Just when it seemed the valley had become safe from
another public hearing on parking, Ketchum decided to dredge it up again.
No one showed up for a hearing two weeks ago. It’s no
wonder after the four years of aggravation and hundreds of hours of public
participation it took to rewrite the city’s development plan.
But the job of planners is to plan, so on they go.
Ketchum’s planners propose that the city require bigger
buildings to provide a lot more parking on site than they do today, and
that smaller buildings provide less.
That sounds good and simple¾ in theory only.
Densities were already reduced 25 to 30 percent in the
In practice, buildings could shrink again if more on-site
parking is required, Unless of course, developers do what the planners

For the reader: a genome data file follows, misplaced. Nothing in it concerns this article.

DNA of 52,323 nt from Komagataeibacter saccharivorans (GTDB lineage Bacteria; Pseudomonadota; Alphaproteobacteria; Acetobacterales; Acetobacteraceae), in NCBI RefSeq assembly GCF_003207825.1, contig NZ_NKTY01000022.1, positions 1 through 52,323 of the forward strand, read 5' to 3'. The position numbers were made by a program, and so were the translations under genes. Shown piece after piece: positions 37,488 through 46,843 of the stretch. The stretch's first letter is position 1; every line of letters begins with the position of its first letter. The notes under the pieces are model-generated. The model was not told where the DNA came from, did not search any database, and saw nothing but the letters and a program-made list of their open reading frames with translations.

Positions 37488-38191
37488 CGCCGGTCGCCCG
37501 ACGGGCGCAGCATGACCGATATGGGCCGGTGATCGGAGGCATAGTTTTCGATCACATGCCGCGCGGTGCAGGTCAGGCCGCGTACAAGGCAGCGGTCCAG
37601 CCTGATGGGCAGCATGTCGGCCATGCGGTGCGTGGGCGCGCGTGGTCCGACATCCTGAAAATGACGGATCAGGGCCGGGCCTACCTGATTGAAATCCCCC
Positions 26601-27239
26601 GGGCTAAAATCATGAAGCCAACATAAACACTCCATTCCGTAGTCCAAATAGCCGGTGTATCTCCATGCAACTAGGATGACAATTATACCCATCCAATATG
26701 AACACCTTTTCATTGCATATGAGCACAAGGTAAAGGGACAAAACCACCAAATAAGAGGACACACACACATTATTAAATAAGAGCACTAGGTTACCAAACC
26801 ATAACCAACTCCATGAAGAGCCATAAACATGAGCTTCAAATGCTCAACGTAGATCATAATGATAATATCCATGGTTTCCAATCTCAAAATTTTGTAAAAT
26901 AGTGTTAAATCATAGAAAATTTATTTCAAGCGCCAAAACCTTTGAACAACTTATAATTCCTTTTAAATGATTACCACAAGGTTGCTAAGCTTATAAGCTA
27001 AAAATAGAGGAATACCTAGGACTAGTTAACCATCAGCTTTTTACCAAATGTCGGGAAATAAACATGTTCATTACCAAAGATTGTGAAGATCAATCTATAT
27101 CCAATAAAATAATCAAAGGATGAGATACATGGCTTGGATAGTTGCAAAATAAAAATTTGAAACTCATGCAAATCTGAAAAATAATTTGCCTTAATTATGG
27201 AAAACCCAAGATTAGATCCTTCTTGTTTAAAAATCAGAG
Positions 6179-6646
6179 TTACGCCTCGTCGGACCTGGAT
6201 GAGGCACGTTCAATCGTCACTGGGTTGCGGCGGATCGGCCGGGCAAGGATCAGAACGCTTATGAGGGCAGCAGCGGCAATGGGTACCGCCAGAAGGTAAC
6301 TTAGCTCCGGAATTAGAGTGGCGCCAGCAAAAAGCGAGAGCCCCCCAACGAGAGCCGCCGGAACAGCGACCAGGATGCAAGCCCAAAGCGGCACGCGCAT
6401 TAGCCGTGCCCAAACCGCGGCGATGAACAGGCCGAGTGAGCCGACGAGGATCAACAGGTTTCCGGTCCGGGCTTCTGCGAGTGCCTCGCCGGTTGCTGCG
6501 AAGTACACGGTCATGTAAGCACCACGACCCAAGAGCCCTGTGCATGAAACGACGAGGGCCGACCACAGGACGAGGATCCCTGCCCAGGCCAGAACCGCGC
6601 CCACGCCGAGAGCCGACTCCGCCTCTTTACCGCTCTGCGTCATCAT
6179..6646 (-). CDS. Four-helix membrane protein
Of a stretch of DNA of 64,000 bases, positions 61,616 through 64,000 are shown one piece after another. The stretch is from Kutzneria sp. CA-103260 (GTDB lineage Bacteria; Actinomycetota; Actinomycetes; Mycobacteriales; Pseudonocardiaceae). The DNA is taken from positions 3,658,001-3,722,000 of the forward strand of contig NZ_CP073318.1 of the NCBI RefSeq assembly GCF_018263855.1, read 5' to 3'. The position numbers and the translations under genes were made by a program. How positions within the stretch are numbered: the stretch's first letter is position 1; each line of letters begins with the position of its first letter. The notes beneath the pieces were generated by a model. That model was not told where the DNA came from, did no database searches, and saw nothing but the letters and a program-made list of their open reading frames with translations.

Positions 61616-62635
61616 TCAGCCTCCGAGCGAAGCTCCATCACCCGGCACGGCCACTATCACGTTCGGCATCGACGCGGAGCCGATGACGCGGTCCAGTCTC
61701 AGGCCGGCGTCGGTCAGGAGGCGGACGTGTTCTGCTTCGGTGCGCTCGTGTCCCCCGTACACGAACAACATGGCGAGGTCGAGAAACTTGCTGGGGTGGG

recommend—build underground parking or pay $20,000 per space fees to the
city in lieu of building parking.
Underground parking is a great idea, but little will fit
on the standard downtown lot, which makes it very expensive.
Charging fees in-lieu of parking sounds good, too. Except
for one niggling fact: The city tried a similar plan before, but it failed
to produce new parking.
But so what? What everyone wants is smaller buildings,
Smaller commercial buildings inside the city will mount
pressure on the county to strip-zone areas outside the city. They will
also drive up business costs as space becomes scarce.
That said, the city does have some parking problems it
needs to address. For example, the new multi-use half-block Colonnade
building was allowed to reserve all of its parking for residents and none
for business owners or employees. (Developers provided more business
parking in a second phase.)
The second hearing on parking revisions is next Wednesday,
May 30, at noon before the Planning and Zoning Commission at City Hall.
It’s time to pay attention to parking—again.